31-07-2019 by redazione
After thirty-five years, the history of the "vigango", the simulacra of the Mijikenda tradition, deducted and transported under track by an American citizen to the hinterland of Malindi, has a happy ending.
The sacred wooden idols of the animist religion of the Kenyan coast are called "vigango". They symbolize the ancestors and are placed in places of prayer, especially in the "Kaya", the sacred forests that today are a UNESCO heritage site.
The American was not a scholar, but an expert merchant of African art and traditions who had good contacts in and around Beverly Hills. He had begun to resell the vigango to fake Hollywood characters and producers, including the well-known actor Gene Hackman. In a short time among the rich Californians spread the fashion of Vigango and in America there are at least four hundred.
Many of them, including Hackman himself, once smelled the uncertain legality of the origin, had donated the Vigango to the Museum of Denver, Colorado.
Thanks to the denunciation of an American scholar of Eastern African animist traditions, Monica Udvardy, who had pointed out the uncertain legality of the origin of the vine, many new owners had donated them to the Museum of African Art in Denver, Colorado.
The public display of the symbols has reached the ear of the Malindi District Cultural Association and, after five years of negotiations conducted by Malindi lawyer Joseph Karisa Mwarandu, many pieces have been brought back to Kenya, but it is estimated that many others are hidden in homes and private collections in the United States.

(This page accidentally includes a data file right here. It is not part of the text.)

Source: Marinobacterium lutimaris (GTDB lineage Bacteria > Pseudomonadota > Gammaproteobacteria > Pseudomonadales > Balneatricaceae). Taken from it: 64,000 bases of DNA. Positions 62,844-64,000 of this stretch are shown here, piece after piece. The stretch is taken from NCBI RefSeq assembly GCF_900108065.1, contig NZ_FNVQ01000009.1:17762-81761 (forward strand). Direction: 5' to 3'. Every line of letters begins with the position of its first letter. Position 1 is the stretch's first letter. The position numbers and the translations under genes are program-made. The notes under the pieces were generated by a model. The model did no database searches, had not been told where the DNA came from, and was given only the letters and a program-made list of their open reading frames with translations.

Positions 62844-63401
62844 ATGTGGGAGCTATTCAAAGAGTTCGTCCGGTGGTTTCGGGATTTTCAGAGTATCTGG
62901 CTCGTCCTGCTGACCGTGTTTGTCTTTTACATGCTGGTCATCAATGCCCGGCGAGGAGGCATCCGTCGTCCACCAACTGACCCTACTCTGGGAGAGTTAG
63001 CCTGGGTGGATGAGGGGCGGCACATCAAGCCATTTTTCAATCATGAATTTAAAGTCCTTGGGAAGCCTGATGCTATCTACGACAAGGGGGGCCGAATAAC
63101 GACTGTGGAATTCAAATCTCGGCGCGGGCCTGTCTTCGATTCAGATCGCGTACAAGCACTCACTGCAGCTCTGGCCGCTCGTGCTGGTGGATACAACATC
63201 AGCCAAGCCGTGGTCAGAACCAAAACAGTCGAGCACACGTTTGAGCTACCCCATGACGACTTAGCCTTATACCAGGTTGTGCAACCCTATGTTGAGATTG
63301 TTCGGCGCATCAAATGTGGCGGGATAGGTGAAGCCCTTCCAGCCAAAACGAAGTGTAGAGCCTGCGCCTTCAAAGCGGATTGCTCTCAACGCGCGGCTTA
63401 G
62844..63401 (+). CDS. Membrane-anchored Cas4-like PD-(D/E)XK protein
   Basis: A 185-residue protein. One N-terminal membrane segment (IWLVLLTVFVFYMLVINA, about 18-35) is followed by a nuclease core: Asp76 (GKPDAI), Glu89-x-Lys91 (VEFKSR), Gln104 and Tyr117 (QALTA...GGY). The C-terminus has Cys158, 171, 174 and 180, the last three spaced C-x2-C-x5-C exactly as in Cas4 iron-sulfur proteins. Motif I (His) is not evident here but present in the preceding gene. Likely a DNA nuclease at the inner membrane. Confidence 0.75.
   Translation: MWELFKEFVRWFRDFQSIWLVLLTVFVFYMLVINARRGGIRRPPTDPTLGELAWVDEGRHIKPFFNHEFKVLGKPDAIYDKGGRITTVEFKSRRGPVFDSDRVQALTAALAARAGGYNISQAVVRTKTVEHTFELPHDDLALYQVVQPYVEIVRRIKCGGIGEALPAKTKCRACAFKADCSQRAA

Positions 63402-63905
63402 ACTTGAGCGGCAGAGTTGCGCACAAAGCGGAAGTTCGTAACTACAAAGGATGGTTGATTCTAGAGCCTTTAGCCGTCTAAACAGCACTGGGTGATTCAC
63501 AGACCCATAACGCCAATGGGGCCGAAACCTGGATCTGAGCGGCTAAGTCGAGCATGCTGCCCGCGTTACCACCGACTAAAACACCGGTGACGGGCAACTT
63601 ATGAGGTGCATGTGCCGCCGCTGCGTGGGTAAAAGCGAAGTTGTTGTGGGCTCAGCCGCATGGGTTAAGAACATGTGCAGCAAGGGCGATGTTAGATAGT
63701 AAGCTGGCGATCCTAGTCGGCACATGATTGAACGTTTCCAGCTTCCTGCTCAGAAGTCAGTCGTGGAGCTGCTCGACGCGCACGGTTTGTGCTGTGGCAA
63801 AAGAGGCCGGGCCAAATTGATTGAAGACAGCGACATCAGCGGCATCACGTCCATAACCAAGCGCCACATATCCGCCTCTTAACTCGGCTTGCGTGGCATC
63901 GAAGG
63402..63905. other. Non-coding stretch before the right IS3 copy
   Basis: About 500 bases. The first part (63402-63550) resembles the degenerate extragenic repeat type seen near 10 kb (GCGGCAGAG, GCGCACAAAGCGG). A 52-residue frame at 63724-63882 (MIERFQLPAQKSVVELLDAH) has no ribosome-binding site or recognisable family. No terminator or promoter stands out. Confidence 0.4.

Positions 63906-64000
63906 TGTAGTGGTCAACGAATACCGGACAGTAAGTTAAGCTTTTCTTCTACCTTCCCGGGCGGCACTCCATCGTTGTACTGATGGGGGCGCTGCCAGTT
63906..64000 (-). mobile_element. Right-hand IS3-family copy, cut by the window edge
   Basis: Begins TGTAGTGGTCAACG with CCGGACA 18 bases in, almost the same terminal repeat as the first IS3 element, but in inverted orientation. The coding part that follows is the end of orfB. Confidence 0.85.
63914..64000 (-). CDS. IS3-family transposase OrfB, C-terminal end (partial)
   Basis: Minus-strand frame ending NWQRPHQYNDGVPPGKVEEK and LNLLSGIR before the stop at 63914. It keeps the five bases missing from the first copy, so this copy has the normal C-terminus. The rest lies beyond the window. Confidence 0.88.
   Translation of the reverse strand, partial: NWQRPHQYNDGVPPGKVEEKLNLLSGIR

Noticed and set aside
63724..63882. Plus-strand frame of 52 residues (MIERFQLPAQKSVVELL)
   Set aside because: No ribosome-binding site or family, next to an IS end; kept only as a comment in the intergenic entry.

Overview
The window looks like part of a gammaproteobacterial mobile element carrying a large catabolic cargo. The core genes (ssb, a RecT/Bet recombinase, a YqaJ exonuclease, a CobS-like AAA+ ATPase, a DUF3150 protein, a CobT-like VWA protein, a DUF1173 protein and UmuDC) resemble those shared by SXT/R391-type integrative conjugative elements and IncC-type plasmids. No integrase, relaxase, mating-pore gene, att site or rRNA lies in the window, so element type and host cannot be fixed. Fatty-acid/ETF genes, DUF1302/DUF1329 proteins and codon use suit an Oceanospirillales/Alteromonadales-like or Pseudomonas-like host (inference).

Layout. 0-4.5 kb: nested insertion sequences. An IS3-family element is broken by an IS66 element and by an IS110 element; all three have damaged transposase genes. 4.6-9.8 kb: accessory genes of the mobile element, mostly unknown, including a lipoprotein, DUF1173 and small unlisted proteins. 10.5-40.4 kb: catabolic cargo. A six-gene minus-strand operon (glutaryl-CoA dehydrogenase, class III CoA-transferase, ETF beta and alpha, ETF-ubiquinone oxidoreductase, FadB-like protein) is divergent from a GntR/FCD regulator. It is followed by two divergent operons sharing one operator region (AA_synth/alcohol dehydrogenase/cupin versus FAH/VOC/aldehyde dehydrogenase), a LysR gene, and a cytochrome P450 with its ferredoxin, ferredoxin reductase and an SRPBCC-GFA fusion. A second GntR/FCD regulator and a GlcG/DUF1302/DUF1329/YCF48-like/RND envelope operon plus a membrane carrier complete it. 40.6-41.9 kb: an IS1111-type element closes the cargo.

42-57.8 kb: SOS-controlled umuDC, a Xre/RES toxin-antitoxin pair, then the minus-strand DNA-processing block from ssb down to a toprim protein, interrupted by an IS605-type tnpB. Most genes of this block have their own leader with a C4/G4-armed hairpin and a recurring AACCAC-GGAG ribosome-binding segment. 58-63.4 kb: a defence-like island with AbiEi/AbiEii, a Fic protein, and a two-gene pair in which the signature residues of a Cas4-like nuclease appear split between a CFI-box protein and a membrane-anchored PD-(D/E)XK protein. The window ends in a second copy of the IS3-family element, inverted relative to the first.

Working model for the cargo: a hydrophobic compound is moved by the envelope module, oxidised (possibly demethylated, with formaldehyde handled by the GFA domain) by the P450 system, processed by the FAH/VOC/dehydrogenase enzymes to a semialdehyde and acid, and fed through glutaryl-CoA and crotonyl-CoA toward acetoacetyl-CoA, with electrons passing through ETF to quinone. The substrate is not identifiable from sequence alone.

Initially they were thought to stop at the National Museum in Nairobi, but the MADCA claimed them on the coast, because they belong to members of the giriama community. So last weekend was held the official ceremony of delivery to the Museum of Fort Jesus in Mombasa, in the presence of the Minister of Culture Amina Mohamed (in the middle of the picture, left with microphone the lawyer Mwarandu, next to him the poet Kazungu Wa Hawerisa).
The vigango are about three more meters and forged with wood of the best to withstand the weather. They are planted in the ground and remain outside about the size of a man. They are offered votive gifts and are often adorned with traditional clothing.
Translated with www.DeepL.com/Translator
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